Generating energy from waste could help offset Nepal’s dependency on petroleum imports
Samir Bahadur Thapa
JUL 11 –
The government’s recently announced policies and programmes affirmed the need for waste-to-energy projects in Nepal, especially as Nepal is spending nearly 25 percent of its GDP on petroleum imports. Generating energy from waste is not a new concept here, as Nepal has pioneered its own biogas digester technology, which utilises cow dung to produce cooking gas, and is installed in more than 300,000 rural households. This compares to an installed capacity of 550 megawatts and emission reduction of nearly 1 million tonnes of carbon equivalent each year.
Waste-to-energy is a modern phenomenon, with waste related to growth in the economy and thus to be treated as a renewable resource whereby increasing waste continues to generate additional energy. Such modern waste-to-energy projects are in operation in India and China, where these projects are subsidised up front to match the investment cost and/or provided extra incentives on the tariff by the utility to meet renewable energy obligations. In this context, it becomes critical to analyse the socio-economic and environmental implications of generating waste and the economic benefits of taxing and/or incentivising waste generation within that political, environmental and socio-economic framework.
Waste management practices
In Nepal, the existing Solid Waste Management Act 2011 requires waste to be managed under the 3R principle of Reduce, Reuse and Recycle. Despite the Act, the state of the rivers and roads in and around urban centres, including the Kathmandu Valley, clearly depict the scenario of waste management. Largely, waste collection systems in municipalities and urban centres have tried to integrate traditional informal waste collection practices with formal and (un)scientific systems, due to socio political reasons. This has not led to the optimum utilisation of resources and revenues for proper waste management.
The national average solid waste generation is almost 1,630 tonnes per day. Kathmandu generates the highest per capita waste at 0.39 kg/person/day, producing a total daily waste of 300 tonnes per day. The waste from Kathmandu Valley alone can generate nearly 5 megawatts of energy. The total waste from the 58 municipalities could add nearly 30 megawatts to the energy grid in Nepal, not even considering the recently added 41 municipalities.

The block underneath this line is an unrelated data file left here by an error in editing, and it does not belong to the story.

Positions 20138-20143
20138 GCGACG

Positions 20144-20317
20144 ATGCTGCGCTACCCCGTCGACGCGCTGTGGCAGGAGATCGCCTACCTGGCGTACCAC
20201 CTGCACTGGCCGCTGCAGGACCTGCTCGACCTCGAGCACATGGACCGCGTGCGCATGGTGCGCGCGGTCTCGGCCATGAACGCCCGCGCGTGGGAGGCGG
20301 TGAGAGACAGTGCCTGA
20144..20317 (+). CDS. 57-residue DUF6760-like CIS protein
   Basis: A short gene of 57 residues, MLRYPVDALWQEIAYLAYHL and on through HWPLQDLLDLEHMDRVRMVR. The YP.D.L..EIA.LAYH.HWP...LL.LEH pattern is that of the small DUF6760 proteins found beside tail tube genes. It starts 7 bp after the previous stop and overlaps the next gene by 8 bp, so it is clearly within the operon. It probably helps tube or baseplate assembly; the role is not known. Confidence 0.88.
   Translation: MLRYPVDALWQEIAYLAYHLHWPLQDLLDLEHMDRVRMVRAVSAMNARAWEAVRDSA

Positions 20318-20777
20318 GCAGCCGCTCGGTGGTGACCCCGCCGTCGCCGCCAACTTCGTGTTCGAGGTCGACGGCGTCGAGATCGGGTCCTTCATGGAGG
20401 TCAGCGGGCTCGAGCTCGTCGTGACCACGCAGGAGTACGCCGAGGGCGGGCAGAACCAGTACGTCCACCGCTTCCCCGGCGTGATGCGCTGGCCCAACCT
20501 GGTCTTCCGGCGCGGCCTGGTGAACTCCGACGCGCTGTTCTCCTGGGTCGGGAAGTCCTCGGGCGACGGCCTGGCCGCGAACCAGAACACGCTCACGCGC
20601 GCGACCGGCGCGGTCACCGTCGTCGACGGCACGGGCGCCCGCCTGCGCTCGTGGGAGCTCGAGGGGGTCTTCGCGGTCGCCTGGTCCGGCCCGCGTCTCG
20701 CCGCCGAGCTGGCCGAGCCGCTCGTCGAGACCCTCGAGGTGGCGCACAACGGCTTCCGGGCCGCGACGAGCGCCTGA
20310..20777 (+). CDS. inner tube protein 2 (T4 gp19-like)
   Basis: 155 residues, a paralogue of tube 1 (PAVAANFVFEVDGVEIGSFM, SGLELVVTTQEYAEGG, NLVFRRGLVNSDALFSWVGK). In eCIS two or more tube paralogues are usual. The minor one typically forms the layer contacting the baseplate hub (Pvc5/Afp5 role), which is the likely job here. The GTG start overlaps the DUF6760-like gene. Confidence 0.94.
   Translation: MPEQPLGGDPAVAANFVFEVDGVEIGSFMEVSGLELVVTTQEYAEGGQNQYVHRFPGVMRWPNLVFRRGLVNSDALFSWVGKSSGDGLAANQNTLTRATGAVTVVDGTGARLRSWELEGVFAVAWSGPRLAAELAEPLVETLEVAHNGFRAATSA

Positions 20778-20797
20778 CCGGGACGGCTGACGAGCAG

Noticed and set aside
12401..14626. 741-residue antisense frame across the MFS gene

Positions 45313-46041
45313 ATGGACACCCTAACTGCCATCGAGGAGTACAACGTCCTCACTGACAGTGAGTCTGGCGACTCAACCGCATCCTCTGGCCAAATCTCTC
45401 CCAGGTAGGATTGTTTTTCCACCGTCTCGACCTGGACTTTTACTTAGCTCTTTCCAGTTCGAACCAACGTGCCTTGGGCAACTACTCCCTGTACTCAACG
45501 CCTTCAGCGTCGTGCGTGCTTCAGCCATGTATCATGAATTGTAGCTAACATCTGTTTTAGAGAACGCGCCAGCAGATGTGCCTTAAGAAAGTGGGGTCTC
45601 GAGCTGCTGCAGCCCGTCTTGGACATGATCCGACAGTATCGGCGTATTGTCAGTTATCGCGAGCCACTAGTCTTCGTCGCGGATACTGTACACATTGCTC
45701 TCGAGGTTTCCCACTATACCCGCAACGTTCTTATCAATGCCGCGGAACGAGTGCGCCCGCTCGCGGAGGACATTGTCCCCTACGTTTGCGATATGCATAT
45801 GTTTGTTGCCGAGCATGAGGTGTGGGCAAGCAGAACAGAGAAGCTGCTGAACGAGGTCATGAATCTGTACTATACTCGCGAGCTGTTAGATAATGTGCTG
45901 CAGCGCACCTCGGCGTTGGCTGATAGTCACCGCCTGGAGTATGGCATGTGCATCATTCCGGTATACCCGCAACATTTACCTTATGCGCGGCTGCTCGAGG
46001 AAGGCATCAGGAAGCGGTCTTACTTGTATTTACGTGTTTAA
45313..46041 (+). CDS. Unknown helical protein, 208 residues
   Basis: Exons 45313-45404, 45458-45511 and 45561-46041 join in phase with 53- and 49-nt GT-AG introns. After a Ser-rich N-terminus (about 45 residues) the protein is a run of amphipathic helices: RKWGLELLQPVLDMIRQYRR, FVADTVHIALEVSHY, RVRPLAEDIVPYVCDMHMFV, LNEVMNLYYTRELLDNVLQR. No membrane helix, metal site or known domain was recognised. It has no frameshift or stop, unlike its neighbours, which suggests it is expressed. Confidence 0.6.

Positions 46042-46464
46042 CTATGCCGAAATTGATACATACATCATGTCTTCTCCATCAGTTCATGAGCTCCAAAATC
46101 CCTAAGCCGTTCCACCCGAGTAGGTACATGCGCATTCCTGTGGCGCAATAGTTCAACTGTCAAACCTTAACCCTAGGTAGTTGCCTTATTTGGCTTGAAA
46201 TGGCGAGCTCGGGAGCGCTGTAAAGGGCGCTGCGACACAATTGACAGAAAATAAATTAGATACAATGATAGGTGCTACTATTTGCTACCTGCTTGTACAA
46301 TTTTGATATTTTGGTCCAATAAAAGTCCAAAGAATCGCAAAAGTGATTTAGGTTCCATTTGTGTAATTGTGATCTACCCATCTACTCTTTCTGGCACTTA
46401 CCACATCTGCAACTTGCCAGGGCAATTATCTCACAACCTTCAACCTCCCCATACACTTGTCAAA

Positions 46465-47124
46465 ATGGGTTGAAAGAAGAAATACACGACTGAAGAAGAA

What Nepal needs
Many sugar mills are currently generating electricity from their industrial waste, primarily to meet energy demands during loadshedding hours as otherwise, the use of diesel would increase the energy cost by threefold. Besides, this also helps fulfil local environmental regulations. This is also evident with many hotels, schools and security barracks that are replacing fuel wood and Liquefied Petroleum Gas (LPG) with adapted versions of local household biogas
The private sector is genuinely interested in investing in waste-to-energy projects but this sub-sector has seen very slow progress due to three factors. First, clear policy provisions—inclusion in the national yearly planning strategy is a welcome initiative but it needs to be reflected as part of the renewable energy portfolio in upcoming reviews and papers, research and policies and longer term plans and reforms. Second, the lack of an attempt to introduce and transfer suitable technology and business options/models through pilots and third, a lack of outreach and promotion activities and customised support services for developers, municipalities and waste management entities.
Against a traditional large hydro project, waste-to-energy projects are easy to establish, often around urban centres to the extent that is environmentally possible and therefore, are less time consuming and less costly. The foremost necessity is to strengthen the capacity of local bodies and municipalities to understand the social, financial and environmental parameters of waste as a means for energy generation and thus, facilitate the implementation of such projects through the enhancement of beneficiaries’ participation.
Public-private partnership offers opportunities for operational efficiency and cost effectiveness. The role of the private sector will be more important for complex tasks associated with the operation of projects, as municipalities are less experienced in the areas of management and problem solving. The government should subsidise initial pilot projects for the costs to be recovered, albeit partially and to assure better services and quality as the public is generally willing to pay if the level of services is improved, especially for waste collection and electricity tariff. The current mediocre state of in hydro power should not be allowed to continue in the other areas of energy infrastructure development and waste-to-energy projects should be implemented in all its potential to improve energy security and fulfil the country’s wider development objectives.
Thapa is Assistant Director of the Alternative Energy Promotion Centre at the Ministry of Science, Technology and Environment
Source : Ekantipur